The control circuit 3 can perform its control function in accordance with predetermined conditions and parameters. For example, it may operate in accordance with a predetermined threshold so as to operate the lights 4 only when the audio signal on line 2 has reached the threshold. Thereafter, the lights continue to be energized only while the audio signal lies above that threshold, except that a delay circuit 6 is preferably provided to maintain operation of the lights for a predetermined period after the audio signal falls below the threshold.

The control circuitry 3 may be as simple or as complex as the particular application for the device requires, and Figures 2 and 3 illustrate one form of the Figure 1 arrangement which can be widely applied to the entire range of products illustrated in Figures 6 to 33. There now follows a description of the circuit of Figures 2 and 3.

Although the circuit of Figures 2 and 3 is used .in basic form throughout the illustrated range of products, the circuit can be adapted in accordance with the requirements of the particular products. The essential function of the circuit is to drive the light sources; these sources are preferably light emitting diodes as the power consumption of these types of lighting elements is extremely low, but miniature incandescent lamps can also be used. The control of loads of much higher rating can be achieved by using opto-isolator devices which are silicon controlled switches optically coupled with the low rated light sources 4.

The circuit can be made to be responsive according to the frequency or amplitude of the detected sound, or to a combination of both, and the characteristics of response can be preset by appropriately selecting the circuit components according to the requirements of each product.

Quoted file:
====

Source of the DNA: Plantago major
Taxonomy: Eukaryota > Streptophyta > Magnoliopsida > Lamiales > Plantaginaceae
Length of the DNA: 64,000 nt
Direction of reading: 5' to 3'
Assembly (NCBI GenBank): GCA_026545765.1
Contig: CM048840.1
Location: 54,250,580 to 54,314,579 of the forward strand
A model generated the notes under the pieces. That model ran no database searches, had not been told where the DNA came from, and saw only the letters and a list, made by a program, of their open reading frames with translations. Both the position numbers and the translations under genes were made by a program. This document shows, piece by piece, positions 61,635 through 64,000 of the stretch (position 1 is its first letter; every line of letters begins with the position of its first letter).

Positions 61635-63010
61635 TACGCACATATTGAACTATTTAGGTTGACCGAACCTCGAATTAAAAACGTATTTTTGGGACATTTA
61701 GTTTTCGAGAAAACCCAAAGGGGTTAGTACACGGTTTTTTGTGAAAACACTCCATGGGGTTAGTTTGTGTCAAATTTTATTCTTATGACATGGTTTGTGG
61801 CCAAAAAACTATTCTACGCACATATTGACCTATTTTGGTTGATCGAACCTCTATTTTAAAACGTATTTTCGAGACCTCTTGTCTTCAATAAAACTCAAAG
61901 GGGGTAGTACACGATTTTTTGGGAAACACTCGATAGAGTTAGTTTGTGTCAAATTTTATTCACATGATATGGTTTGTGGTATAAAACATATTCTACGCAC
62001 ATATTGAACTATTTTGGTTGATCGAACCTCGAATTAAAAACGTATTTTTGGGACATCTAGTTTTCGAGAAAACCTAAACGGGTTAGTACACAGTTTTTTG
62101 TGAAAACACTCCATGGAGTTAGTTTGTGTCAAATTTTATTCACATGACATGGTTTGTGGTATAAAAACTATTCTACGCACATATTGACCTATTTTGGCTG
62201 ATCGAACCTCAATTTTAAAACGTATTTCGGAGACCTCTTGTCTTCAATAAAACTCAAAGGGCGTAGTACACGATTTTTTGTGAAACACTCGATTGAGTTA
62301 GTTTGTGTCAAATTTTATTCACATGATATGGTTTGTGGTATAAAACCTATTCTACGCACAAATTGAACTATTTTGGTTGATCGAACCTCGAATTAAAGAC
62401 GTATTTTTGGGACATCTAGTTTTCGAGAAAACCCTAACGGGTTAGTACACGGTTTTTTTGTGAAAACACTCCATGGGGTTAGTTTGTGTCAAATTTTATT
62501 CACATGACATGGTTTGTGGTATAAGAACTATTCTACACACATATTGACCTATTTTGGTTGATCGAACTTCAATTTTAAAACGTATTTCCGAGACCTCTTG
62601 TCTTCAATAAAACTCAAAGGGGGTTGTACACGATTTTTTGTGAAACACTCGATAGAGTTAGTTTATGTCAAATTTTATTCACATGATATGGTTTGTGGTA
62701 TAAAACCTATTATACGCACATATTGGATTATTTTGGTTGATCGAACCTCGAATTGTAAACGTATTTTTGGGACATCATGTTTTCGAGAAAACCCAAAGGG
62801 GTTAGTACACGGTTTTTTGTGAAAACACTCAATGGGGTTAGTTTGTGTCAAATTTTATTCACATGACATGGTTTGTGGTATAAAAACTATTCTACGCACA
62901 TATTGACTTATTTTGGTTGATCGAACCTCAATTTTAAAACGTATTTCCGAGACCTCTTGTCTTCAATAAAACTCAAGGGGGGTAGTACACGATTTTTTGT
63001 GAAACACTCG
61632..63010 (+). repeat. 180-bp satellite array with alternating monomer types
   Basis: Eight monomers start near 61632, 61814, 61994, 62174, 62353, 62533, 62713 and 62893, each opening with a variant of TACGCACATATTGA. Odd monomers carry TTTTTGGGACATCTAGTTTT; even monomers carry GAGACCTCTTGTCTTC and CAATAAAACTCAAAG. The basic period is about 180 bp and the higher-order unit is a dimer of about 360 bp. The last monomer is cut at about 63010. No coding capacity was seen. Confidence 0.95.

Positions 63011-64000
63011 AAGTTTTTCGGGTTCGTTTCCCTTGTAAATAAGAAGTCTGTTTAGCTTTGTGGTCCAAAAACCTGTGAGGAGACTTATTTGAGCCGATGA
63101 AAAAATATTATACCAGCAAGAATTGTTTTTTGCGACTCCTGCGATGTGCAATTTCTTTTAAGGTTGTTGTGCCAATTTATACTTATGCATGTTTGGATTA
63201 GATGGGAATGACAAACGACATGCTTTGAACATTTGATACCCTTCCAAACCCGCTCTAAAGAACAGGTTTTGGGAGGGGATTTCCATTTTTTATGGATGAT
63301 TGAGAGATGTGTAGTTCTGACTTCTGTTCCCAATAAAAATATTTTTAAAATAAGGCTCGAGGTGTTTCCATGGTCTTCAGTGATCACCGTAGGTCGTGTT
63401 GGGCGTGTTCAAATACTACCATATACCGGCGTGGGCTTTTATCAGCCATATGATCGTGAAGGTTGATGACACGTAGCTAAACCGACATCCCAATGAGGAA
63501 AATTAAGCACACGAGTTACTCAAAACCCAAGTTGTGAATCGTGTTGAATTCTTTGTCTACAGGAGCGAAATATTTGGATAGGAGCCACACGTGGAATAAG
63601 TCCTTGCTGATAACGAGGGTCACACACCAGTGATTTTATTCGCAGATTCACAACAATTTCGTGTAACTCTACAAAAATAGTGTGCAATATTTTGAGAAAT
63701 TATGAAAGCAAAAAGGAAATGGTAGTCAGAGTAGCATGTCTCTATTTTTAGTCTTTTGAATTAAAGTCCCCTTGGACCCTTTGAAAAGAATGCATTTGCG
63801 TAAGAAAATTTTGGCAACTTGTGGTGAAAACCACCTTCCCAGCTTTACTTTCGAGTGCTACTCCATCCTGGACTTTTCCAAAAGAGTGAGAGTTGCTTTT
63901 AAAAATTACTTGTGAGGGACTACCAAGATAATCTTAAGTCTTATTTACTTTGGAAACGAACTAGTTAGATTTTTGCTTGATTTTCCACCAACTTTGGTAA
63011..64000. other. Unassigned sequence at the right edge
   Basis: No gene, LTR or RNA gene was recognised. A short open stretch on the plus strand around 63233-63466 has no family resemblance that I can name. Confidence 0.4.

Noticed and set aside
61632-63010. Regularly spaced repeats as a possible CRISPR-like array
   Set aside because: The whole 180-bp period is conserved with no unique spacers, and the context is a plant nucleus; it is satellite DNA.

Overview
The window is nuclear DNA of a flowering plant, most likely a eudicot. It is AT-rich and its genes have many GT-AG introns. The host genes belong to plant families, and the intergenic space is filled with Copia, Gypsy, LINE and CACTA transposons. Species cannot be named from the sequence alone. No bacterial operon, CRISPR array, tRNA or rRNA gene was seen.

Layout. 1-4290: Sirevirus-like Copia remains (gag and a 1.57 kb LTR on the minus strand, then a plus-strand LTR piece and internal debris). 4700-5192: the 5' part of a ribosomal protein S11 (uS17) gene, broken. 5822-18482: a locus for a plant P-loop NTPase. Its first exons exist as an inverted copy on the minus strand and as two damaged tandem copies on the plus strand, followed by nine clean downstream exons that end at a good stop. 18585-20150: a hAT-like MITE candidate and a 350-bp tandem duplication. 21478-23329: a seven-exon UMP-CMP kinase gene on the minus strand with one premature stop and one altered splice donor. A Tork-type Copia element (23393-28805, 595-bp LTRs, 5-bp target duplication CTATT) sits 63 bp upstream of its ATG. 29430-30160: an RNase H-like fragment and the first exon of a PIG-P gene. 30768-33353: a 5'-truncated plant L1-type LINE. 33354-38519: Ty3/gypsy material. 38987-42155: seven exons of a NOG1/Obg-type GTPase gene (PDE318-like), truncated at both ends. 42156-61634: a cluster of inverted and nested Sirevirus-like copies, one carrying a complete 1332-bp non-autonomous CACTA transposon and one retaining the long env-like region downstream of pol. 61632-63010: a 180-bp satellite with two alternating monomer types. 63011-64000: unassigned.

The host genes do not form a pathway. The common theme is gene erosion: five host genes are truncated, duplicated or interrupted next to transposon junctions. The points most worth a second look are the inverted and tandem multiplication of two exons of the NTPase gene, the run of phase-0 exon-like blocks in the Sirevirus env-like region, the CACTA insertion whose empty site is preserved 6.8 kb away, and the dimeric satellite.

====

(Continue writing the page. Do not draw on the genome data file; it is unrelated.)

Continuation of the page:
The flashing of the light sources in response to the sound occurs in a programmed fashion according to the circuit components and wiring, and can produce pseudo random or sequential ordered pattern according to their positioning on or about the specific product concerned.

The components of the basic circuit to be described may be carried on a single circuit board, which may also carry the light sources themselves, or whatever interfacing devices may be necessary for driving the other loads.

Preferably, the circuit comprises a single integrated circuit chip. The physical characteristics of the circuit can be adapted for the particular use intended; for example, the circuit can be made sufficiently thin to be located behind or between layers of material.

The circuit can be powered by whatever source may be most appropriate to the particular product concerned, e.g. battery, mains, solar. The circuit to be described requires a power source of from 3 volts DC to 15 volts DC as described above in connection with element 6 of the circuit of Figure 1, the circuit can be provided with a power saving function such that the sources turn off when there is an absence of sound of appropriate acoustical characteristics, e.g. frequency and/or amplitude, for a predetermined time.